Opinion: Culture’s the key to projecting a non-bland brand
20 October 2008
28 August 2014
22 April 2014
11 December 2013
15 April 2014
12 March 2014
Law firms are a brand consultant’s worst nightmare. Unique selling points (USPs) are the alpha and the omega of branding (this car goes faster, this mobile phone has more functions) and new business ideas are rarely launched without one or more USPs.
But at the top end of the UK legal profession in particular, the differences between law firms are far subtler and genuine USPs are rare.
The facts about firms, such as size, global reach and diversity of offering, are rarely unique. And law firms’ assertions about themselves are never unique and usually impossible to quantify.
The central problem is that law firms struggle to define themselves and struggle painfully to articulate what differentiates them from their competitors.
It’s no good actually asking a lawyer what differentiates their firm from others, because you’ll always get the same response: quality, excellence in client service, speed of response, commercial thinking, innovation, dedication, yada yada...
These factors are not unique and simply do not differentiate one law firm from another. All they amount to is an assertion of a firm’s value system, and most firms believe the same things.
This continual misfire has led to a collective misconception: that law firms are practically impossible to differentiate and that, as one HR director at a top firm puts it: “If you move from one top law firm to another, you’re really only changing the view out of the window.”
Oddly, although lawyers may not be able to articulate what makes them different, they do know what differentiates them at an intuitive level. Everyone knows that it feels different in Clifford Chance’s building talking to Clifford Chance lawyers than in, say, Allen & Overy’s (A&O) building talking to A&O lawyers. The differences may be subtle, but they are there.
The differences between firms are – common sense bit coming up here – in fact an agglomeration of thousands of micro-differences. Call it culture if you like – it lives and breathes in every part of every firm.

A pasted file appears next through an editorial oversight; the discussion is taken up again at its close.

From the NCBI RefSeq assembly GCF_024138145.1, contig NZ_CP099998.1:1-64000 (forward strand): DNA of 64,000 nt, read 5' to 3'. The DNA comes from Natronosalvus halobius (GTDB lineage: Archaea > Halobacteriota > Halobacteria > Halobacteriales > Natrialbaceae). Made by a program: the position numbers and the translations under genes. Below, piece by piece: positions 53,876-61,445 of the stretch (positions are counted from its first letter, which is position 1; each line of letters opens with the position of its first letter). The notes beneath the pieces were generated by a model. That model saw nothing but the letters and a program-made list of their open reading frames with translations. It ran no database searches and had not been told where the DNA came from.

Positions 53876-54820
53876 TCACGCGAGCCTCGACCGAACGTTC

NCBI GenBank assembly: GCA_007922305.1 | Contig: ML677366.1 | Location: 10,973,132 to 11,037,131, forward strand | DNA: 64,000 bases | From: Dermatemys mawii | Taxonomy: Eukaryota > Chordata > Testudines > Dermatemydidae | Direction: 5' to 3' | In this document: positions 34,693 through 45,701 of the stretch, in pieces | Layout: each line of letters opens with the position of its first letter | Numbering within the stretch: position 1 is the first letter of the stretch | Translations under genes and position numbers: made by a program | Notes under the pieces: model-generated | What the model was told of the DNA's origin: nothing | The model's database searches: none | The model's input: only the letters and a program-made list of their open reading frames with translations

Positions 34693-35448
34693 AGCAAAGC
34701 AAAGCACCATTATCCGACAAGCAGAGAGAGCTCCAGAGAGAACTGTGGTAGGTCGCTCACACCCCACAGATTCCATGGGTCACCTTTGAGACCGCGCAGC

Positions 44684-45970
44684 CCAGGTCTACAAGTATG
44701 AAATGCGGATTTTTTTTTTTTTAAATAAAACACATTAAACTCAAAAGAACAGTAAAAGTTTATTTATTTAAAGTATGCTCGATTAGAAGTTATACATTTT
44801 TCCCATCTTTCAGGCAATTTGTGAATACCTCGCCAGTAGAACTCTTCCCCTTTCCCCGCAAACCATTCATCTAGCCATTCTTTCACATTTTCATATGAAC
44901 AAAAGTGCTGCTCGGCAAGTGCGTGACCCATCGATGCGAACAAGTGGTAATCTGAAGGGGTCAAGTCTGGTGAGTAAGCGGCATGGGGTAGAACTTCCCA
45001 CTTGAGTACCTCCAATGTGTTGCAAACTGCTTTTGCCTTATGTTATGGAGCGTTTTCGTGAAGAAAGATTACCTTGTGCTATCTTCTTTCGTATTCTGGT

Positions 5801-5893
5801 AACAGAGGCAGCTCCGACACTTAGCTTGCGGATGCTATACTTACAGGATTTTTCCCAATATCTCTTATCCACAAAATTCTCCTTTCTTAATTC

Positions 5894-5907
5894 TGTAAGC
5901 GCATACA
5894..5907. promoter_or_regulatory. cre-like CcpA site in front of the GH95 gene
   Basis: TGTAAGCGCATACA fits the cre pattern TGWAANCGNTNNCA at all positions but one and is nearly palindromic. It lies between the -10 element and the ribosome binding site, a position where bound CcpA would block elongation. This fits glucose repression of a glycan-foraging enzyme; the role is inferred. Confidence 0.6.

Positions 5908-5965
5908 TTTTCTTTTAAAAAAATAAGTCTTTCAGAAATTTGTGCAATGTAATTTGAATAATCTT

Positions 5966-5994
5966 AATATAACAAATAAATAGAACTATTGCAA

But how to articulate that in an external brand? Most law firm branding exercises end up being a bland run-through of values, and provoke apathy at best, cynicism at worst. Few firms are brave enough to really try to be themselves. Messaging is sanded down, visuals are muted and desperate designers fall back on safe, hackneyed images that candidates, unsurprisingly, find patronising in the extreme.
Only in the area of graduate recruitment are the brands allowed to breathe. Here they are often beautifully executed, if occasionally veering into the kind of ‘funky for the kids’ naffness that is like watching your dad dance to Dizzee Rascal.
Be under no illusions – every single piece of information, every view of every client or observer about every law firm in the market has its point of origin with the law firm itself. Culture is key. Values underpin culture, but in themselves are useless as external markers. It’s like asking someone what a particular building looks like and having them show you pictures of the steel and concrete frame.
Externalising a law firm’s culture into a workable employer brand is the Holy Grail, but the delightful thing about it, if it’s done right, is that each employer brand will be just as unique as the law firm it represents.
How to get it right is another question entirely. After all, you’ll always know when you don’t find the Grail. Getting it right means properly understanding the culture of such complex, fascinating organisations, not simply trotting out a set of generic value statements, and having the creative skills to articulate the subtleties in visual and textual ways across an increasing variety of media.
Until then, the bland plays on.